When St. Louis Cardinals pitcher Jordan Hicks takes to the mound, batters tremble. He has the same form as any other pitcher in Major League Baseball (MLB) as he throws the ball, but his results are extraordinary. In the windup, he steps back on one leg, lifting his other leg to raise his center of gravity. Then he strides forward, his hips swiveling, while his throwing arm extends back nearly parallel to the ground. As his arm comes forward, the muscles and ligaments in his elbow absorb over 100 newton meters of torque.
Hicks’s hand snaps forward, faster than the eye can see. If his arm were an engine, you’d see 1,200 rpm on the tachometer. Hicks’s fastballs have clocked in at 105 miles per hour (169 kilometers per hour), giving the batter less than a tenth of a second to recognize the pitch and react to it, trying to put bat on ball. But this repeatable miracle of biomechanics and talent does have a cost. In late June 2019, Hicks left a game with elbow pain—and it was soon revealed that he had torn a crucial ligament. He required what’s known as Tommy John surgery to repair the ligament and sat out the rest of the 2019 baseball season.
Baseball is at a crossroads. Pitchers are throwing at higher velocities than ever before, causing a surge of injuries to the ulnar collateral ligament (UCL) in the elbow, which connects the bones of the upper and lower arm. The number of Tommy John surgeries has skyrocketed over the past decade, and coaches, trainers, and players are desperately searching for technology to combat this epidemic. One ongoing MLB study uses motion capture to chart the pitching form of every new pitcher drafted into the league. It then combines that information with data from MRIs and other physical exams in an effort to identify players at risk of injury. While this campaign is laudable, a single assessment of pitching mechanics can’t predict injury over the years of athletic labor to come.
There is a better way. Technologies now exist that allow for constant and long-term recording of a pitcher’s arm movements, enabling players to track and understand the stresses on their bodies.
At our sports technology company, Motus Global, we use consumer-grade sensors—the kind that have been perfected for smartphones—to gather biometric data related to an athlete’s ultimate workload. Our analytics use software models of muscle fatigue to help pitchers improve performance while decreasing risk of injury. By using affordable technologies, we put data not just within the reach of the 30 MLB teams but also their 160 minor league affiliates, hundreds of college teams, and thousands of youth-level teams around the country.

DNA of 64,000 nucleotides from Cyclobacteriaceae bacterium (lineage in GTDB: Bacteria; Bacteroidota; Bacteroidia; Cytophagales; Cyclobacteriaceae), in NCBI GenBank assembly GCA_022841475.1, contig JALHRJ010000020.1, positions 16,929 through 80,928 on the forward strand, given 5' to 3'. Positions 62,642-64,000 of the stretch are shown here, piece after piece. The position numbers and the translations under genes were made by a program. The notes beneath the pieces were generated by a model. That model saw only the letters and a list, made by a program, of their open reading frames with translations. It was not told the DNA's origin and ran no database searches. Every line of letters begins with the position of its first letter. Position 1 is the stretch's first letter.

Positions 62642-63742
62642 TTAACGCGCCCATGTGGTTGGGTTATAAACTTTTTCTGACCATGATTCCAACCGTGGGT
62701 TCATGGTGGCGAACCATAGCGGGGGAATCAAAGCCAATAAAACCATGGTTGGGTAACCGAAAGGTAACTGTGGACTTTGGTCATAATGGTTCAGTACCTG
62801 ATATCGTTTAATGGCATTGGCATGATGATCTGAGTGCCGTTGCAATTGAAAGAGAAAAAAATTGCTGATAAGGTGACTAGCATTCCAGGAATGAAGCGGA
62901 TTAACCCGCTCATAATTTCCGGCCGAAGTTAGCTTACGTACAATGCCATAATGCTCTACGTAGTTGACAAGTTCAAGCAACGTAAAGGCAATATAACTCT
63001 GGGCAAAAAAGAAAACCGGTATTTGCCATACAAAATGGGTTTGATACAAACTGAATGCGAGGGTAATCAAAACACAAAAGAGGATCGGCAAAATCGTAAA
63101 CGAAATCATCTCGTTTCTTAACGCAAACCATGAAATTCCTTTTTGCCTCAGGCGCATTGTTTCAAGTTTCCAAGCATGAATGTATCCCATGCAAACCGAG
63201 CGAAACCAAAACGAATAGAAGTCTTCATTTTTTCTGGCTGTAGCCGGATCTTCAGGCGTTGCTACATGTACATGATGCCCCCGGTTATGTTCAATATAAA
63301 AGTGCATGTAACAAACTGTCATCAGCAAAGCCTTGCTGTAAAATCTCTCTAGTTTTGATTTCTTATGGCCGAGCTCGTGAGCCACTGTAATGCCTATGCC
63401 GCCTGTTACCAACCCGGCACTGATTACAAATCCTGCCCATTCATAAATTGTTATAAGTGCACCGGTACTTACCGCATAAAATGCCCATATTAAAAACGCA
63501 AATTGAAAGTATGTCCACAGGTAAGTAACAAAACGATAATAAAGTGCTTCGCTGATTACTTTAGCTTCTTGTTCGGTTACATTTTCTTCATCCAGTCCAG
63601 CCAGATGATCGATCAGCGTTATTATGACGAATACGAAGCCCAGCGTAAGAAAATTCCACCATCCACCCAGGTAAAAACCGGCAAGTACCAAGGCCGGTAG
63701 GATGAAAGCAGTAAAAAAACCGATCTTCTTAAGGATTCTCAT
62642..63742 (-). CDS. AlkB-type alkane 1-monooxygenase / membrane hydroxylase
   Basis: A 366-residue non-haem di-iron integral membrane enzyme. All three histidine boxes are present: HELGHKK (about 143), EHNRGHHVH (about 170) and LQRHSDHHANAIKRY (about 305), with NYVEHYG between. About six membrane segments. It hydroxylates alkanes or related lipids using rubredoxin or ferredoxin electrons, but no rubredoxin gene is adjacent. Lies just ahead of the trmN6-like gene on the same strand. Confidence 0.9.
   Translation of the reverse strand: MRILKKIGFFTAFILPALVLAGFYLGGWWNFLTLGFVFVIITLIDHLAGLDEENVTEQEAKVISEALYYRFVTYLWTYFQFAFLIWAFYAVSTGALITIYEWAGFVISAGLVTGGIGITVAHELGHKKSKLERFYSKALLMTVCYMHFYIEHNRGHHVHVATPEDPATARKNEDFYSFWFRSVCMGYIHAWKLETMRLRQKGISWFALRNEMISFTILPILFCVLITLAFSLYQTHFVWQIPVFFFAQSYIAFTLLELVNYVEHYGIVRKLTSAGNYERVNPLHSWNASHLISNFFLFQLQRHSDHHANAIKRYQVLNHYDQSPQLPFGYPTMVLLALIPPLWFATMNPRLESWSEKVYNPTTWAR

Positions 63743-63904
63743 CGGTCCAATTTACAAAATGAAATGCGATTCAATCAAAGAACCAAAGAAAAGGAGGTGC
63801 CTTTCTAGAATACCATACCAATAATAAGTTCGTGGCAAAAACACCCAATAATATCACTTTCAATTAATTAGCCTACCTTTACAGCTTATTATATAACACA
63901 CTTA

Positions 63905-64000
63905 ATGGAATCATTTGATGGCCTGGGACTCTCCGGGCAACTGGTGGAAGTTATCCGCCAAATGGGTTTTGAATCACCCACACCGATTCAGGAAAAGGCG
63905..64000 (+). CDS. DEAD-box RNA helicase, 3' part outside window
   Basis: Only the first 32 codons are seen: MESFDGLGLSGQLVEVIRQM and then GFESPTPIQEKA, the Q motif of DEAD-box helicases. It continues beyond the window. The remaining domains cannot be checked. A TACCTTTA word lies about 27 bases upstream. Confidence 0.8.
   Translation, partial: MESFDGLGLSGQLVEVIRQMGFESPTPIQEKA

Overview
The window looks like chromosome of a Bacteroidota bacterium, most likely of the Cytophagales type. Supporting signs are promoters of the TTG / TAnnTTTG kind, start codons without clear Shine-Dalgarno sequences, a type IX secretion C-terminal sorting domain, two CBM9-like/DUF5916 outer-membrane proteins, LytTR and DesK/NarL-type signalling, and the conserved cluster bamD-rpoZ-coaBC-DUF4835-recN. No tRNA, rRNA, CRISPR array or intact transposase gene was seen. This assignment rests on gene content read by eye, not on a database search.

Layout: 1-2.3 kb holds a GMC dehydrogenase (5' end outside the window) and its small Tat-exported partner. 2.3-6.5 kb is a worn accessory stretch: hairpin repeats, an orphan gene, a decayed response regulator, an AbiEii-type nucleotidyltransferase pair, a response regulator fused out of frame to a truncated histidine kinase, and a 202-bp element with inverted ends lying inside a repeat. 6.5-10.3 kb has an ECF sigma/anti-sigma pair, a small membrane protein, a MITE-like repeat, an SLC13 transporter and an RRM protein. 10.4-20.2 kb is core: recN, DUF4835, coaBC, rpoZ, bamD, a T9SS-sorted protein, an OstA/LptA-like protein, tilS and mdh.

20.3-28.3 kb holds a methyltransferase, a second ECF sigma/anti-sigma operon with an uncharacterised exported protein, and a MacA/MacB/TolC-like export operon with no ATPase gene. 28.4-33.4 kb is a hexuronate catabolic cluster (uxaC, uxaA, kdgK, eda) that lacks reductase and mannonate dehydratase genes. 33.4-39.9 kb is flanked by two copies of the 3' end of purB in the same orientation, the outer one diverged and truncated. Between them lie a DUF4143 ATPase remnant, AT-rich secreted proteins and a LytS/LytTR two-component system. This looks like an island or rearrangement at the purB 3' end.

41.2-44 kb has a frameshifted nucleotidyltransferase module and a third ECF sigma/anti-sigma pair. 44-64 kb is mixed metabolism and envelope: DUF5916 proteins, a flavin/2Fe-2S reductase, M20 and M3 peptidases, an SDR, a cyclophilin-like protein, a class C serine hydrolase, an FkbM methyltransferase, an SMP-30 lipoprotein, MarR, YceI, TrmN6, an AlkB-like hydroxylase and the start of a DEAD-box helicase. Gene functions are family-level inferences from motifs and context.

In 2015, we introduced our first wearable for baseball: Motus Throw, a compression sleeve with a sensor that tracks the motion of a pitcher’s arm. A companion iOS app and Web-based dashboard present analytics to players and coaches. In 2015, MLB approved our technology for use on the field during ball games. By 2019, about a dozen MLB teams were using our technology for training and rehab programs.
In the 2000s, professional baseball was overhauled by an approach that’s often called moneyball, in which teams used obscure performance statistics to better understand players’ true value. You could call our approach bioball—by bringing biological data into the mix, we think teams can take their performance to the next level.
To track a pitcher’s arm movement precisely, the Motus sensor uses a three-axis gyroscope and a three-axis accelerometer, taking measurements 1,000 times per second. While the system is always sampling, it records the information permanently only when it detects the movement signature of a pitch. Then it files away the stream of data beginning 4 seconds before the pitch and ending 1 second after. The unobtrusive sensor, which weighs 6.9 grams and measures 9 millimeters thick, causes no discernible changes in pitchers’ movement patterns.